She’s honed her foreign-policy chops while serving on the House Homeland Security and Intelligence committees, and stepped out on the national stage in January after Speaker Nancy PelosiNancy PelosiDemocrats point fingers on whether Capitol rioters had inside help Pelosi suggests criminal charges for any lawmaker who helped with Capitol riot Pelosi mum on when House will send impeachment article to Senate MORE (D-Calif.) tapped her as one of seven House prosecutors in President TrumpDonald TrumpCIA chief threatened to resign over push to install Trump loyalist as deputy: report Azar in departure letter says Capitol riot threatens to 'tarnish' administration's accomplishments Justice Dept. argues Trump should get immunity from rape accuser's lawsuit MORE’s impeachment trial.

ADVERTISEMENT

“We knew she was ready for prime time when we saw her as an impeachment manager, so she checks off a lot of boxes,” Frankel said, “and for me as a Floridian, it would be great to have somebody from Florida.”

Rep. Dean PhillipsDean PhillipsDemocrats poised to impeach Trump again Capitol Police say reports of officer's death are wrong Pro-Trump mob overruns Capitol, forcing evacuation MORE (D-Minn.) is advocating for his own home-state pick, Sen. Amy KlobucharAmy KlobucharGoogle completes Fitbit acquisition Hillicon Valley: Fringe social networks boosted after Capitol attack | Planned protests spark fears of violence in Trump's final days | Election security efforts likely to gain ground in Democrat-controlled Congress US Chamber of Commerce to stop supporting some lawmakers following the Capitol riots MORE. He says the former presidential candidate would be a “powerful” VP pick from America’s heartland.

Minority Whip Dick DurbinDick DurbinDemocrats looking to speed through Senate impeachment trial Schumer says Democrats will probe extremist groups after Capitol attack Trump's legacy is discord and division MORE, the senior senator from Illinois, has been touting Tammy DuckworthLadda (Tammy) Tammy DuckworthBiden taps Atlanta mayor for senior DNC role The best way to handle veterans, active-duty military that participated in Capitol riot Overnight Defense: National Guard boosts DC presence ahead of inauguration | Lawmakers demand probes into troops' role in Capitol riot | Financial disclosures released for Biden Pentagon nominee MORE, the state’s junior senator. The decorated, double-amputee Iraq War veteran is expected to interview with Biden’s team in the coming days, Durbin said.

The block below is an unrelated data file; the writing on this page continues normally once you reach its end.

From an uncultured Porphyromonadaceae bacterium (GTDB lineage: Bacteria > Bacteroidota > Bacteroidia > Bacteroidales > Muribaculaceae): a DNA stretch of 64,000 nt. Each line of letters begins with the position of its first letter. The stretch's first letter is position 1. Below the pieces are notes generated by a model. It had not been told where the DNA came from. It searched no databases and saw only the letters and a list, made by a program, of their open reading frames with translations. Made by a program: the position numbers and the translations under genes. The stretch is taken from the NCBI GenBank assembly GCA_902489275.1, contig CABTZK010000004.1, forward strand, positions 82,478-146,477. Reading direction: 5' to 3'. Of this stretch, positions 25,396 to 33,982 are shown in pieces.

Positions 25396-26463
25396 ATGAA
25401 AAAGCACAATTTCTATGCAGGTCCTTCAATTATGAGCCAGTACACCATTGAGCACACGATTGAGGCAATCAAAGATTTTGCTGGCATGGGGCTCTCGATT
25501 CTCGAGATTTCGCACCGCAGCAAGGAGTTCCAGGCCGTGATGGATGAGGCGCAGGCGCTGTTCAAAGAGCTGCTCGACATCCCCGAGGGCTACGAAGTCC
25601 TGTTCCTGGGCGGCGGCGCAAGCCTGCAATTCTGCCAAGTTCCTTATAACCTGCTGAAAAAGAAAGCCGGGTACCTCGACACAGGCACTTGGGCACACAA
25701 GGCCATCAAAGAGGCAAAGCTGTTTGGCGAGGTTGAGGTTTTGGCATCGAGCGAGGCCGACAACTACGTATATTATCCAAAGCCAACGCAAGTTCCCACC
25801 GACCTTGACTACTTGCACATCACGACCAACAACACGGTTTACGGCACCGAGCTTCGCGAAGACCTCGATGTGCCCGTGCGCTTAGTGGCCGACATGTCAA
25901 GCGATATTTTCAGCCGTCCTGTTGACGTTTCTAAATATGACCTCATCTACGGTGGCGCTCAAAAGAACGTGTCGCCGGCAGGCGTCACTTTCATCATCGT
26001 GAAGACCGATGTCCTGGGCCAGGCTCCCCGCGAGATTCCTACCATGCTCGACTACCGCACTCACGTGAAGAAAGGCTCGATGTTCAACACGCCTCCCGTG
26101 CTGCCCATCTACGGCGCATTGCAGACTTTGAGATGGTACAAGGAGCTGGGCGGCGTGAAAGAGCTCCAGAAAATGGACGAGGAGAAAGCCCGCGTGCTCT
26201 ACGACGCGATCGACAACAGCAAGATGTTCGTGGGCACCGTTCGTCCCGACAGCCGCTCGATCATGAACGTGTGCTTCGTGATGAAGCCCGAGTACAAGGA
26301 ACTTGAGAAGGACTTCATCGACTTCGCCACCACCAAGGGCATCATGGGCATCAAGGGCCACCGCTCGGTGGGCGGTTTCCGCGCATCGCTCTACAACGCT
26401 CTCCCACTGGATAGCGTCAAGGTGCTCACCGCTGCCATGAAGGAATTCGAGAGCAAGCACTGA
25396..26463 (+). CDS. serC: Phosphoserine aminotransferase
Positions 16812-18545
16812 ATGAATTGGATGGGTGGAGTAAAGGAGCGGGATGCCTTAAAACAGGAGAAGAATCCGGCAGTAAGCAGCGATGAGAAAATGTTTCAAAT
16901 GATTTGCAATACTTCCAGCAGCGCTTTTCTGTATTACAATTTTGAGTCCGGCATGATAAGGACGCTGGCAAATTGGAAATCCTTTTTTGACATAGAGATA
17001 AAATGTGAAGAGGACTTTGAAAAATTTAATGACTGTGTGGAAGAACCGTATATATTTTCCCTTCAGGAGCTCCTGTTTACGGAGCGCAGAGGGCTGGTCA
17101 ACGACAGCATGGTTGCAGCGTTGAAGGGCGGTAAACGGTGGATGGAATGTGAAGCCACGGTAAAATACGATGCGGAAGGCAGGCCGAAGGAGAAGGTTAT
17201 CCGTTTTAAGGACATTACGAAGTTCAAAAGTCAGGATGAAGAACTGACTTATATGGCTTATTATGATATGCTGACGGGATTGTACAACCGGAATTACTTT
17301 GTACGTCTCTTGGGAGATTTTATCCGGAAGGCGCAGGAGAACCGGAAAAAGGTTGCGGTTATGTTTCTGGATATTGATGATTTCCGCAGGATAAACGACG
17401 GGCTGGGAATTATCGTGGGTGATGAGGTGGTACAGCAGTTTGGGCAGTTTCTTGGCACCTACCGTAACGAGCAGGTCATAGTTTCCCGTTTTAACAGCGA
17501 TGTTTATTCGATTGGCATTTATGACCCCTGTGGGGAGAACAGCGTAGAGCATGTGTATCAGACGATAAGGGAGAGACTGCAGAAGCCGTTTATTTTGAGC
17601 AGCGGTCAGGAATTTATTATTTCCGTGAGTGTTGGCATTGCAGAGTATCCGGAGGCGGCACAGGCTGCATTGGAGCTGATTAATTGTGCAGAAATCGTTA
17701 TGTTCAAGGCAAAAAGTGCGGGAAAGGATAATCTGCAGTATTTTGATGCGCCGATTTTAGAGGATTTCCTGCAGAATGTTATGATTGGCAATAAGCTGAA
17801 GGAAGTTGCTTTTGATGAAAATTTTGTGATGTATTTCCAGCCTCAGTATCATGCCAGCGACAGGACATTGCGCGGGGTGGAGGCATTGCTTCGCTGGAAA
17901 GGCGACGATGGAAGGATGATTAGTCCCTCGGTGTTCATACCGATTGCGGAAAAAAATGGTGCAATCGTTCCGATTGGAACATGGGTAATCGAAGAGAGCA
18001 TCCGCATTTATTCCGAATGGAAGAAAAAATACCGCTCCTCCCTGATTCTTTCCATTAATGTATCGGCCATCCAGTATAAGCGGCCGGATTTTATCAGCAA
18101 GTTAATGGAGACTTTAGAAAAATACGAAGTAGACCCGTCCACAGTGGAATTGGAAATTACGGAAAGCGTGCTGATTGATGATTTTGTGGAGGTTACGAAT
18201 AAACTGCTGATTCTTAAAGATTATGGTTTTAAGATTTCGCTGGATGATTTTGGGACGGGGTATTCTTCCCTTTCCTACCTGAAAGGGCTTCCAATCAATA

It’s unclear how much sway any of these lawmakers have with Biden, who is expected to make his decision in July. Some like Durbin served in the Senate with the former Foreign Relations Committee chairman for years. Others, including Rep. Cedric RichmondCedric RichmondPelosi to seat Iowa Republican as Democratic challenger contests election results Louisiana Rep.-elect Luke Letlow dies of COVID-19 Biden Interior nominee discusses environmental injustice with tribal leaders MORE (D-La.), national co-chairman of Biden’s 2020 campaign, are part of the Biden inner circle and speak to him regularly. But Richmond, a former Congressional Black Caucus (CBC) chairman who secured countless endorsements for Biden, said the two men have not discussed the subject.

“The truth is we haven’t talked about it at all. I’m letting the committee do their interviews and their work,” Richmond told The Hill in a brief interview.

ADVERTISEMENT

That committee would be Biden’s vice presidential vetting committee, which includes former Sen. Chris Dodd (D-Conn.), Los Angeles Mayor Eric Garcetti, and Biden’s home-state congresswoman, Lisa Blunt Rochester (D-Del.), another Black Caucus member. Biden has said the panel is looking at “more than a dozen” potential running mates, including Whitmer, Demings, Duckworth and former Georgia gubernatorial candidate Stacey Abrams.

“I’ve had a conversation with some folks. … It was just an opening conversation,” Whitmer said Tuesday on NBC’s “Today” show.